EPA announces more testing to catch cheaters like Volkswagen
But questions about the tests linger
Today the Environmental Protection Agency (EPA) announced additional vehicle emissions testing in response to Volkswagen cheating at the tests since 2008, though many questions remain about which cars, and how many, will ultimately be subjected to them.
Cars are currently tested in a lab setting, which allowed Volkswagen to design software that fooled the test. The cars sensed they were being tested due to environmental temperatures, position of the steering wheel, and changed the way they drove to emit less pollution, according to the EPA. On the open road, they could produce NOx emissions between 10 and 40 times higher than the EPA limits.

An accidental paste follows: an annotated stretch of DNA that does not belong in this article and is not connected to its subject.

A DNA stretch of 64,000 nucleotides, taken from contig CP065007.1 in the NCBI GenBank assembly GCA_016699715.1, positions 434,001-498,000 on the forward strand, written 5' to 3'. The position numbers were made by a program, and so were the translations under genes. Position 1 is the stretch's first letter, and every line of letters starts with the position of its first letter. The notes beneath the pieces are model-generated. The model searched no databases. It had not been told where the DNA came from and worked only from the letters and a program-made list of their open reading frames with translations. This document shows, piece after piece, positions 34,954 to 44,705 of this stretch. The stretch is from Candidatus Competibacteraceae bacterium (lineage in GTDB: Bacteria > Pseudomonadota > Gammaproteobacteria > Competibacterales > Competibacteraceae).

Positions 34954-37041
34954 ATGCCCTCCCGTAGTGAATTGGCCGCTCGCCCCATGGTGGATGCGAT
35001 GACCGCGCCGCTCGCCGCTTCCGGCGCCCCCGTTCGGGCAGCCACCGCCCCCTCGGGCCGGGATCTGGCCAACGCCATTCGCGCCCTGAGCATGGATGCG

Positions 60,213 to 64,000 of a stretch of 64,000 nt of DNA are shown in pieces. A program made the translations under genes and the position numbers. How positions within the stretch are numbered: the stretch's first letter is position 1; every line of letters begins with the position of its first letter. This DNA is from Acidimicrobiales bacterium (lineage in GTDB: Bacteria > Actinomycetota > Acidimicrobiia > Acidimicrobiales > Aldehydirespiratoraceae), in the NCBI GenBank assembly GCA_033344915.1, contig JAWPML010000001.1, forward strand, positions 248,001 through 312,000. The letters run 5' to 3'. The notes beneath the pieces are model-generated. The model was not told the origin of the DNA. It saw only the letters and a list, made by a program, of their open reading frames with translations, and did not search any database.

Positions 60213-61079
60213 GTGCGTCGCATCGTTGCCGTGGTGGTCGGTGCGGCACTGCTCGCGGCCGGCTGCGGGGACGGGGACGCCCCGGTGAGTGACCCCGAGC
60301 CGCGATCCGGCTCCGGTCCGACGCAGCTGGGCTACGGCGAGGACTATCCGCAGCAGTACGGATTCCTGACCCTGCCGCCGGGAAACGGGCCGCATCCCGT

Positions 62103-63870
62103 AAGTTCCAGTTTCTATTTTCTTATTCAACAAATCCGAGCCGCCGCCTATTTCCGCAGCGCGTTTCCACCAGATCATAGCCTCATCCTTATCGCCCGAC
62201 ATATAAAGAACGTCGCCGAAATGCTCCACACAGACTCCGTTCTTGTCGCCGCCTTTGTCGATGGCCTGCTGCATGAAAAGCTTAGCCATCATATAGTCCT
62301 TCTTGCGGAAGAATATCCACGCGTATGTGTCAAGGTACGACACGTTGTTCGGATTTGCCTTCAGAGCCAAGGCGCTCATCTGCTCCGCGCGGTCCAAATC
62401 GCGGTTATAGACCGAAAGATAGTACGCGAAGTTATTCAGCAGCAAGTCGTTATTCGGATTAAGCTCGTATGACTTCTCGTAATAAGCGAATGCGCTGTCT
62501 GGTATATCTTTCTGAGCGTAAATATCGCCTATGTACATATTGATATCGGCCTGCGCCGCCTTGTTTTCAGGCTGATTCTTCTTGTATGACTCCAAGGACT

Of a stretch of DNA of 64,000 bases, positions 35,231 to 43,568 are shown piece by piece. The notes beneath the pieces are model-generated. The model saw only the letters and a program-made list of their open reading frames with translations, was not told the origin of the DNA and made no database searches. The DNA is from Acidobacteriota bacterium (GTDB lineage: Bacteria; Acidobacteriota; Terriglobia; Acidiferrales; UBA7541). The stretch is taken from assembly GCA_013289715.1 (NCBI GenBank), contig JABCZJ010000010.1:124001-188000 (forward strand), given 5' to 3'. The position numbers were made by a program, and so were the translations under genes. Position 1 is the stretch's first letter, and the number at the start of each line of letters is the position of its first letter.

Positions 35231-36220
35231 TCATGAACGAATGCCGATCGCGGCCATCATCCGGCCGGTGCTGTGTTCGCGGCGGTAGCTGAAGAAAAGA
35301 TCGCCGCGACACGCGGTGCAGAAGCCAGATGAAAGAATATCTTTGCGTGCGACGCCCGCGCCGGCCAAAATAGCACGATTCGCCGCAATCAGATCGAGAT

It is illegal to use a ‘defeat device,’ to trick emissions testing. The device is not a physical object, but a few lines of code in the car’s programming. The additional testing would theoretically catch emissions cheating since the defeat device wouldn’t know when it was undergoing testing.
There are several major questions still outstanding: Why wasn’t road testing already a standard part of EPA emissions compliance testing? Are non-diesel cars subjected to road testing or are they also tested in the lab? Are there ways to fool emissions testing even under normal driving conditions? We’ve reached out to the EPA to get further information and will update when we hear back.